I'll address the substantive findings when we get there.

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1) TIA/Stroke/MI until ruled out
2) above plus OPQRST etc + neuro exam for any additional FND + tPA contraindication questions at this point given the timing

3)really depends on the timing and what we have available in the clinic but I'm probably calling the medivac now. Can we get anything from the BLS crew? EKG, ASA, neuro checks? What's ETA to hospital for medivac once here?

Edited by EastCoastPA

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So, patient arrives, thin body habitus, with a walking boot on one foot.  She had achilles tendon surgery 4 weeks ago, which had not been problematic, with nominal wound healing.  She confirms the initial report, and family notes that she was mumbling at first and blue around the lips.  She denies chest pain; her only discomfort is in her left arm. She did perk up a bit on O2, was initially sat'ing in the 80's, now in low 90s with 2 lpm NC.

She denies history of CAD/MI/CVA/TIA, no previous vasovagal episodes. Diet is unremarkable. Not diabetic, not a smoker, no HTN, is on several supplements and hormone replacement.  She does say she was feeling poorly upon awakening, even before going to the bathroom.

EKG shows sinus tachycardia. Stroke exam is negative.

CBC, CMP, Troponins (that's all you have, sorry) are drawn with the IV line start.

4) What's your differential now?
5) What other non-routine physical exam(s) did I do and why?
6) What's next?

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Boy, participation is pretty light this time, but moving things along...

The leg with the boot is a bit swollen, but not badly, call it 1-2+/4 nonpitting, and maybe a bit more erythematous.  The surgical site doesn't look bad at all, really. Homan's test is a) mostly useless in the first place, but b) completely out of the question due to the Achilles' surgery.

Ultrasound is not available, but a CXR is unremarkable.

Labs show equivocal troponins, CMP is substantially unremarkable, but CBC shows a white count of 17k.  It's now been 3-4 hours since the start of the event. Medevac would be ~4 hours ground, vs. 45 minutes in the plane.  Patient is keeping her sats up on 2-3L, but is still tachycardic even after 500 mL NS.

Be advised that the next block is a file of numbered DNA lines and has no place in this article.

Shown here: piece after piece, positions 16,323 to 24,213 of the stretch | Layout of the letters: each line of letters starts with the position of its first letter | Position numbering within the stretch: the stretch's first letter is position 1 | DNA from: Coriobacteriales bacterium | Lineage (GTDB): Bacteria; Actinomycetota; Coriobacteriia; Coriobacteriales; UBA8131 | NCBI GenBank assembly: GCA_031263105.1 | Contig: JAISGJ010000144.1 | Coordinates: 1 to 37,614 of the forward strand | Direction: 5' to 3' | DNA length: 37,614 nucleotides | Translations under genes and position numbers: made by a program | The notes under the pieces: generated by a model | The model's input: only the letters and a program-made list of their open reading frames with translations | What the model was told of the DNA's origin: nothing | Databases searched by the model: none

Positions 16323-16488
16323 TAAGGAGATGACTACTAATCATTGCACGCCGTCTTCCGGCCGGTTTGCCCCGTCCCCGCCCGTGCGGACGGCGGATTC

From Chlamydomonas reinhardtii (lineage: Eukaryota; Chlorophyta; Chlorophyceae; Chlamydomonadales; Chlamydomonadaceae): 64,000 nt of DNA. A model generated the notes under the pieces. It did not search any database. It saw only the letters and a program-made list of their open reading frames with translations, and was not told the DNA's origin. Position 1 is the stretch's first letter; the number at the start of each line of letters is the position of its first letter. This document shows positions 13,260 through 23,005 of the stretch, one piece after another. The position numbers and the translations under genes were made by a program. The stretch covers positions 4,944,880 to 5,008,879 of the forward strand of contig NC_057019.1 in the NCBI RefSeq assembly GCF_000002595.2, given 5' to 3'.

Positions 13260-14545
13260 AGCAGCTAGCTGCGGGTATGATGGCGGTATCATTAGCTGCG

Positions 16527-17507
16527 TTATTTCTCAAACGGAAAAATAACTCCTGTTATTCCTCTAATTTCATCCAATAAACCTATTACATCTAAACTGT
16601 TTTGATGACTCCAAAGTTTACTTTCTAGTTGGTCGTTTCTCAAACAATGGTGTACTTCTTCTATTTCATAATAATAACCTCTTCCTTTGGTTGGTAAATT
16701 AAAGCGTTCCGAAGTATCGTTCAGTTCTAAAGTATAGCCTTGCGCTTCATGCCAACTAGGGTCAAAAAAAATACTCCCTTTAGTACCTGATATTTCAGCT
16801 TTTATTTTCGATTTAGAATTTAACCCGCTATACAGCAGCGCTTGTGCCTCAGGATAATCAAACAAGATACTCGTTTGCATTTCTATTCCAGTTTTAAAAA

7) Do you believe the troponins rule out an MI, or want them repeated? If so, in how long?
8} What concerning criteria does this patient meet, being tachycardic, tachypneic, and with an elevated white count?
9) One of the tests I ordered done promptly was bilateral blood pressures.  What was I looking for, and what finding would have increased my sphincter tone several notches?
10) So... what next?

 

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Pre-PA student here, bear with me....

7) Initial troponin readings do not rule out an MI. You would run serial troponins, every 2-3 hours. Troponin elevation can often be delayed by up to 6 hours I believe after an infarction.

8. The patient being tachycardic, tachypneic, and with an elevated white count means that the SIRS (Systemic inflammatory response syndrome) criteria is met, and sepsis protocols should be activated (i.e. NS or LR bolus' of 30 mL/kg of patient's weight administered, barring no hx of renal failure or CHF, draw a lactate and 2 sets of blood cultures and send to lab, and administer a broad spectrum antibiotic)

9) Not sure 

10) monitor patient's blood pressure and oxygenation closely, as both can tank quickly with severe sepsis. Continue to give antibiotics and arrange for transfer

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26 minutes ago, nprice8 said:

Pre-PA student here, bear with me....

7) Initial troponin readings do not rule out an MI. You would run serial troponins, every 2-3 hours. Troponin elevation can often be delayed by up to 6 hours I believe after an infarction.

8. The patient being tachycardic, tachypneic, and with an elevated white count means that the SIRS (Systemic inflammatory response syndrome) criteria is met, and sepsis protocols should be activated (i.e. NS or LR bolus' of 30 mL/kg of patient's weight administered, barring no hx of renal failure or CHF, draw a lactate and 2 sets of blood cultures and send to lab, and administer a broad spectrum antibiotic)

9) Not sure 

10) monitor patient's blood pressure and oxygenation closely, as both can tank quickly with severe sepsis. Continue to give antibiotics and arrange for transfer

Pre-pa here too ! Virtual high-five ! 

A bilateral BP is often used to rule out an aortic dissection 

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Ok, so now we have multiple differential diagnoses:

* Possibly an MI, but troponins are "meh" at the moment.  We have no cardiac history and no chest pain.  While this was always in my differential, folks jumped on it more as a possibility than I would have.